He at first attributed the eradication to quarterly San Mateo County Health inspection reports that said squirrels were burrowing through the landfill cap and dragging garbage up to the surface, where the trash could blow into the waterways. "The city got comments on its quarterly reports that squirrel activity was very high and squirrels had actually penetrated the cap," Mr. Steffens said.
However, none of the county inspection reports stated that was the case.
"The main concern with the ground squirrels, or any other burrowing animal, is that their burrows can damage the landfill cap," explained Dean Peterson, the county's director of environmental health. "Caps are designed and installed to limit the amount of water entering a landfill and to control gas production — so an uncontrolled population of burrowing animals could eventually devastate the cap."
If methane gas escapes from the cap, it creates a fire hazard, according to experts.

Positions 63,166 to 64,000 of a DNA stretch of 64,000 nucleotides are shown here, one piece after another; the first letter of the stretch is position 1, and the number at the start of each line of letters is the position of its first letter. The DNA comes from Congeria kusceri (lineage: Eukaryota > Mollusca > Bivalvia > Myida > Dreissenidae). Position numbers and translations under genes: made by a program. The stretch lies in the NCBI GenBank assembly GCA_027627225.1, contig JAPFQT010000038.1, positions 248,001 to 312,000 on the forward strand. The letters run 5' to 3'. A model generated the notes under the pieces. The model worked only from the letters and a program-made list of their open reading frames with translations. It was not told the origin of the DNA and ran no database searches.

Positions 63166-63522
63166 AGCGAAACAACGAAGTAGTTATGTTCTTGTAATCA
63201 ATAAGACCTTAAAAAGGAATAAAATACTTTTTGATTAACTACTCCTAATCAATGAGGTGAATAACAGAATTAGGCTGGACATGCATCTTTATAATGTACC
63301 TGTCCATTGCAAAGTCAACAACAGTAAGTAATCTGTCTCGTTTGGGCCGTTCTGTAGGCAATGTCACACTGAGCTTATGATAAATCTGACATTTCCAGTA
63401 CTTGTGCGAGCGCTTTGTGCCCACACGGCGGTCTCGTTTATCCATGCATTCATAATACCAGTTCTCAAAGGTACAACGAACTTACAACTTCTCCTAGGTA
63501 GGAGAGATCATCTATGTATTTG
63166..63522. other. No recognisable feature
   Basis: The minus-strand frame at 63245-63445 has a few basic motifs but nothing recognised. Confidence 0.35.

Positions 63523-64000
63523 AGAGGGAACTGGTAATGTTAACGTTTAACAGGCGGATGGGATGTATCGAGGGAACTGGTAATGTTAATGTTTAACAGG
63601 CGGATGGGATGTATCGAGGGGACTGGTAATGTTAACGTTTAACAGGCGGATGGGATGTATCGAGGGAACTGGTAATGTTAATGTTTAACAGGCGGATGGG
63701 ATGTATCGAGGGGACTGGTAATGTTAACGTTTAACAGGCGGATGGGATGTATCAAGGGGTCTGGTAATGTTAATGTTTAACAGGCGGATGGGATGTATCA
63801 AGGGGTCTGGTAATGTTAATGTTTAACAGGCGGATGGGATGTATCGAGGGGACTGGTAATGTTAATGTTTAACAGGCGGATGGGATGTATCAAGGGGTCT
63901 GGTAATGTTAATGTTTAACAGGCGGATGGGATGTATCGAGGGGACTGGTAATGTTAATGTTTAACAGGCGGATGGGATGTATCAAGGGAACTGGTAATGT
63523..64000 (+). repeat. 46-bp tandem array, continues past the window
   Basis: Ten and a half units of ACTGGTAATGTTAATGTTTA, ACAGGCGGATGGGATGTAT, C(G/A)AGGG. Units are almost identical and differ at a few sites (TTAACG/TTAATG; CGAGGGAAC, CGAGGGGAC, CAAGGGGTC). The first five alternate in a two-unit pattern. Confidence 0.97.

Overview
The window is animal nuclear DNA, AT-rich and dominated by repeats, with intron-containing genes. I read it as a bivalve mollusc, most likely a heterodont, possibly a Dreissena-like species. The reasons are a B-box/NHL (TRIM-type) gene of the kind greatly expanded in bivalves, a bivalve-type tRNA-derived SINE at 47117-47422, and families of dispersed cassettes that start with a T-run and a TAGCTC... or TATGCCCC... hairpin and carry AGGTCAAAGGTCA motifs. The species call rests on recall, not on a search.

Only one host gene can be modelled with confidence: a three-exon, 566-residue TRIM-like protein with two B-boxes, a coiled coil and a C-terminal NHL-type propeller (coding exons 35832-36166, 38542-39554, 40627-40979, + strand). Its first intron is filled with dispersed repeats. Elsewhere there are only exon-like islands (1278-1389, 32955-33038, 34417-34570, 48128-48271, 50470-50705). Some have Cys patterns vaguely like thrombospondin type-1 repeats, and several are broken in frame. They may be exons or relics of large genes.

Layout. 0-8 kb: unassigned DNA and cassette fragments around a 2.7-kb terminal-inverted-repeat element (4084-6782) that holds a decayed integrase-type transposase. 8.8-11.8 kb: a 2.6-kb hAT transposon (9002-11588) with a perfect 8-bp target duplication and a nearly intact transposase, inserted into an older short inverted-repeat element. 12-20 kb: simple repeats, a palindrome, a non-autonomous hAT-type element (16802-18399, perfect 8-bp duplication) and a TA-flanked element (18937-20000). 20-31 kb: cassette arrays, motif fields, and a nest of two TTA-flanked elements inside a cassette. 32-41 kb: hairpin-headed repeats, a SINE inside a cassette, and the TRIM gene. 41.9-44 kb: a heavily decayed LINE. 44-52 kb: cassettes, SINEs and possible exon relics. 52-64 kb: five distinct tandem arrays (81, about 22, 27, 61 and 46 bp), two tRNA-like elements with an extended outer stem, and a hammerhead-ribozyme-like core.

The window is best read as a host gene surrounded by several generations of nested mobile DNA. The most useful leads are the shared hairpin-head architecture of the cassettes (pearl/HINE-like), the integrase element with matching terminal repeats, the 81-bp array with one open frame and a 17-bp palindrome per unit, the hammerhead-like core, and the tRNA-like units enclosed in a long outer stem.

"We have no evidence of the squirrels actually dragging trash to the surface at the Marsh Road sites," Mr. Peterson said.
So the squirrels may indeed have posed a problem — the county inspection reports do mention increased activity — but how did the city decide that litter at the park was the squirrels' fault?
"Well, we know because we followed up on it," Mr. Steffens said. "When the problem was identified, city staff did its own investigation, and said, 'OK, what are we going to about this'?"
He said he didn't know how many burrows were baited with poison, or how many squirrels died as a result. Neither did a representative from Animal Damage Management, who said the technician who carried out the contract was on vacation.
This story contains 342 words.
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